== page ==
These findings certainly highlight the shortcomings of previous research, such as that by Teicher, Lambert and O'Rourke (2006), which largely neglected to acknowledge the role of employer associations and their contribution to policy-making, legislative change, and industry restructuring in Australia. In fact, both employer associations in this study have increased the diversification and complexity of their respective roles on behalf of members. This supports suggestions by Sheldon and Thornthwaite (1999a; 1999b; 1999c; 1999d) that there have been substantial developments in employment and the activities of employer associations have been instrumental in achieving these.
Changing Philosophical Underpinnings of Employer Associations
Current employer association roles have appeared to converge more recently, particularly in the manner in which they pursue political objectives, and seek to add value to their membership offerings, with extensive consulting services and training services with AMMA stating that its members want to see that:
... the talent pool that is available grows so that they have greater opportunity to grow their business. They want to see that there are the necessary support mechanisms in place to allow their people to be more productively engaged in their business. the main area of growth for us is the employee capability side of things and management capability.
The AiG reflected very similar objectives in terms of its role as an employer association:
We're much broader than just an industrial relations or workplace relations organisation. So we're forever looking for opportunities to build the members' business wherever we possibly can.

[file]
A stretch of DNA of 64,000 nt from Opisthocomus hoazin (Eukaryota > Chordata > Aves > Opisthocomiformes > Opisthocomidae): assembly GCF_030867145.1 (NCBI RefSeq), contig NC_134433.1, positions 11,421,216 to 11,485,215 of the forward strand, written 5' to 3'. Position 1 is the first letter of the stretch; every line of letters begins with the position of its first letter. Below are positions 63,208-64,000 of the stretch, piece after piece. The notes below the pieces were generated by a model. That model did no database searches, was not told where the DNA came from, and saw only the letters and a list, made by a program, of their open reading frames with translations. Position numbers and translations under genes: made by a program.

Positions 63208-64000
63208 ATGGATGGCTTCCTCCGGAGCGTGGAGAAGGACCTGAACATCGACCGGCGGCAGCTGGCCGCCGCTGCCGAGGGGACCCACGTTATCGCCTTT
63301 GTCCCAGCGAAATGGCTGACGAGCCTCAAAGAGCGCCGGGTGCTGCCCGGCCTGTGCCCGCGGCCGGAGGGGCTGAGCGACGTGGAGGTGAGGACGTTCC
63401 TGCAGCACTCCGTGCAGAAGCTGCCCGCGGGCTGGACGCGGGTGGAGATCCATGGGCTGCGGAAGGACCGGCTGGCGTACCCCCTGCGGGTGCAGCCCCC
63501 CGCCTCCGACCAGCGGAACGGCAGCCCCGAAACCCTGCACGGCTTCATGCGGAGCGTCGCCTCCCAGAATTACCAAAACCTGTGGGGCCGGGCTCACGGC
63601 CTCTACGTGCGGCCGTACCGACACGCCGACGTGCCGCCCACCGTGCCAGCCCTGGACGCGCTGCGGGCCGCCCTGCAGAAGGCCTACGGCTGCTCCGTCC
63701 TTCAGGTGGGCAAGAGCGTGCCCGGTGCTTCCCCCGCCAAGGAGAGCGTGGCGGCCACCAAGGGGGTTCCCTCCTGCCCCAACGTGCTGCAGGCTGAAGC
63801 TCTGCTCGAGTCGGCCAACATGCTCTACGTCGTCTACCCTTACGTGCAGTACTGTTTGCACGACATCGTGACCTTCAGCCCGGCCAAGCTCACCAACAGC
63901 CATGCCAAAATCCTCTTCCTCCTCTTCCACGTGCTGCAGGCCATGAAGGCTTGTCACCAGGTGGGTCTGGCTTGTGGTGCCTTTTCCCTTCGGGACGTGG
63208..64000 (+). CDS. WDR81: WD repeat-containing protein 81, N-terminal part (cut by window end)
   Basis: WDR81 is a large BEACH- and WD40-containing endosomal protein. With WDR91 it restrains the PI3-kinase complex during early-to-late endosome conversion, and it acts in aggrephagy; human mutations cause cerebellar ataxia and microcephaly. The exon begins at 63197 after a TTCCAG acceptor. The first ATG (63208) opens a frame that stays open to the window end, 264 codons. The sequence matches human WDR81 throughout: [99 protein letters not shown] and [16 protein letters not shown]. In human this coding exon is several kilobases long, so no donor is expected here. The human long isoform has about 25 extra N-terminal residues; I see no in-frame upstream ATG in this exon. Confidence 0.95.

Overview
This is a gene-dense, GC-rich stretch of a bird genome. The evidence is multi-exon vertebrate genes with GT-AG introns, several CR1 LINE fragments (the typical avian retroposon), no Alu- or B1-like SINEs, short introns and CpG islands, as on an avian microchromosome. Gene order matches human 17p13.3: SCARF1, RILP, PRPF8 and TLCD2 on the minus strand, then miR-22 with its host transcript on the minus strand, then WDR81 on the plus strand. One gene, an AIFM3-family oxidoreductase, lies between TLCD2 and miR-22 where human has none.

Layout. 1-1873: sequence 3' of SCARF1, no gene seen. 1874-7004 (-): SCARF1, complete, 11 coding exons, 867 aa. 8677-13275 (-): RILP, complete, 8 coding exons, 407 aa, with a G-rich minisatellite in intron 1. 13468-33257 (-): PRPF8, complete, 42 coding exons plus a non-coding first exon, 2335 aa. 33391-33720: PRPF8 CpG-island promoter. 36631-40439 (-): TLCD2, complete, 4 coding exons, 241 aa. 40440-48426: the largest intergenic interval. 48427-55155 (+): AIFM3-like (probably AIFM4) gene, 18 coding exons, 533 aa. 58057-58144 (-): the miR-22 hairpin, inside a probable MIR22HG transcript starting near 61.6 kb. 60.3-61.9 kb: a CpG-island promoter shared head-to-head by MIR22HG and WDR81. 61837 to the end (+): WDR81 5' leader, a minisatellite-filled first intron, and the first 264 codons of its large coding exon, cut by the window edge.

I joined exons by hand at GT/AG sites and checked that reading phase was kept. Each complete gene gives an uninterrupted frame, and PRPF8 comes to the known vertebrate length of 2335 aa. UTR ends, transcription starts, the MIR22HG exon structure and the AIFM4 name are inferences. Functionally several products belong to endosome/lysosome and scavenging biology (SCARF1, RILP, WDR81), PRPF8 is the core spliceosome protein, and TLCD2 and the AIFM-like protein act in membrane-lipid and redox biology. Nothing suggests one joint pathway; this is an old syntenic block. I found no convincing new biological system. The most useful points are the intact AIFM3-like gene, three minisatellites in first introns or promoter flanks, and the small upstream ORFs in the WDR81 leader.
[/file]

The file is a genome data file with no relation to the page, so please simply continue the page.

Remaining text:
This was indicative of a possible paradigm shift in the overall objectives and philosophy of employer associations and how they seek to achieve them. In general, the objectives of AMMA are perhaps not typical of other associations, rather AMMA claims to operate in the realm of business development for its members, avoiding, '.class battles between workers' rights and conditions, unions and industrial tribunals', which they view to be 'value destroying'. Members are said to be given precedence at every level:
It's the membership that effectively own the association, drive the policy, drive the direction, and we're very much mindful of that, and we don't do it the other way around.
Significantly, the objectives of both AMMA and its members were believed to be well aligned, whereby:
... Everyone is pushing for the same objectives; that is good pay, productivity, new projects, growth, and improved economic circumstances.